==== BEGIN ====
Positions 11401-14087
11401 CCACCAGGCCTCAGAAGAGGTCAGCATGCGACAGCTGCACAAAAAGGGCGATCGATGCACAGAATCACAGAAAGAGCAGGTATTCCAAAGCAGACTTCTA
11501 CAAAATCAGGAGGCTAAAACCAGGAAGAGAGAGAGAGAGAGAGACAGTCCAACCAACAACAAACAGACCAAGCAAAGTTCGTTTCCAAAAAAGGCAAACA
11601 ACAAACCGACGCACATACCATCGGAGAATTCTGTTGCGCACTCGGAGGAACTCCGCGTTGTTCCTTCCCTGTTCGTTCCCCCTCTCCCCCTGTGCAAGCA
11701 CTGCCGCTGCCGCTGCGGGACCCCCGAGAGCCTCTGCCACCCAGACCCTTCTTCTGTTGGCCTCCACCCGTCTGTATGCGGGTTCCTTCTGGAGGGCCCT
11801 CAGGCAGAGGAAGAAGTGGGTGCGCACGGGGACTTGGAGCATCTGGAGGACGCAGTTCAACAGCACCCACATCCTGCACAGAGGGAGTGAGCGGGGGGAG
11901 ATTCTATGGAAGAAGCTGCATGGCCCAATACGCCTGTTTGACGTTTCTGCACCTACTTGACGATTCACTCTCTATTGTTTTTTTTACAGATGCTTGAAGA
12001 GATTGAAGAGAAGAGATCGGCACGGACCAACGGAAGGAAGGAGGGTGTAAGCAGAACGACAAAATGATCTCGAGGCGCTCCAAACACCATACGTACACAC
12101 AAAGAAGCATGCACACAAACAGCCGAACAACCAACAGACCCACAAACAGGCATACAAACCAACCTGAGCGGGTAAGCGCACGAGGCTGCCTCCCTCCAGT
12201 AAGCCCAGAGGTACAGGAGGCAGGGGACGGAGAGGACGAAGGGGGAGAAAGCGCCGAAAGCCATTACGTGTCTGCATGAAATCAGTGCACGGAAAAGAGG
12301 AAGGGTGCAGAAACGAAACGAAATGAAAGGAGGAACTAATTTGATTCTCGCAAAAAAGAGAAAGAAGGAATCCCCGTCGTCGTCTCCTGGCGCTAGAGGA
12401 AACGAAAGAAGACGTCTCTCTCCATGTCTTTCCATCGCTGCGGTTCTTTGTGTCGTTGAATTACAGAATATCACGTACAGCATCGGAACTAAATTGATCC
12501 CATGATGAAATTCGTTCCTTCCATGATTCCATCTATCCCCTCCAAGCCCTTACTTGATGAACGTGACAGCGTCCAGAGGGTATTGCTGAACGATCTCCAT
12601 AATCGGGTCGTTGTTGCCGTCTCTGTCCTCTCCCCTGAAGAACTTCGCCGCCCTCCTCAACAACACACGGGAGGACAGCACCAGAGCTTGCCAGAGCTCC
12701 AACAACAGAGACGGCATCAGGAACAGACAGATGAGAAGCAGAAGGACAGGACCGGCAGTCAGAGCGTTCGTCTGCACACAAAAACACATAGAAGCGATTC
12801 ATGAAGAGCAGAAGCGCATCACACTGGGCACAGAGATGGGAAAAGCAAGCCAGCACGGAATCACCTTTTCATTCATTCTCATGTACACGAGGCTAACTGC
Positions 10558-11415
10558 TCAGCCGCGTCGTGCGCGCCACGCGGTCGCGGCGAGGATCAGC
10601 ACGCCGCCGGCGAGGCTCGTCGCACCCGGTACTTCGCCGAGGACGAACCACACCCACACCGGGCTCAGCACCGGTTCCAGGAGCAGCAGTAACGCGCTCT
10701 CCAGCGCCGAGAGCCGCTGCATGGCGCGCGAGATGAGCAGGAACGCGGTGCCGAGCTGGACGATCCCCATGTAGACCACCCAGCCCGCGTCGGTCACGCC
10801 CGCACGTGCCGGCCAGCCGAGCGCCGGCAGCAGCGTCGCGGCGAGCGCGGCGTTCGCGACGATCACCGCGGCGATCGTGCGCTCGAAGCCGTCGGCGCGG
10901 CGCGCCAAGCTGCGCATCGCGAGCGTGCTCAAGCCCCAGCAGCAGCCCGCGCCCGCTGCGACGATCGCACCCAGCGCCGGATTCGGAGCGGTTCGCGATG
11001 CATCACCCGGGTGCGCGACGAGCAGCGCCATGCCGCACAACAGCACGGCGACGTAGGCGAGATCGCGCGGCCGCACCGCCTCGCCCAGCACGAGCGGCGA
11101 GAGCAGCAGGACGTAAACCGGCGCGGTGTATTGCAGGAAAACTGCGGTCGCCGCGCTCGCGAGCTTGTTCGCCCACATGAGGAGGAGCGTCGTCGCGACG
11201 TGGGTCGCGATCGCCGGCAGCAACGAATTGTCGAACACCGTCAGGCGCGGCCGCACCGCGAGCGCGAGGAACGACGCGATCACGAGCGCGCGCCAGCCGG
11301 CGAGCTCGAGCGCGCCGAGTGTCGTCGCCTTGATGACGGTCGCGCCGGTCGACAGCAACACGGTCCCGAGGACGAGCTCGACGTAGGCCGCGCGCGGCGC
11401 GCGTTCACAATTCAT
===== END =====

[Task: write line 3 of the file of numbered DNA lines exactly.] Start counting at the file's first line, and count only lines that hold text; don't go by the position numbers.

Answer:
11501 CAAAATCAGGAGGCTAAAACCAGGAAGAGAGAGAGAGAGAGAGACAGTCCAACCAACAACAAACAGACCAAGCAAAGTTCGTTTCCAAAAAAGGCAAACA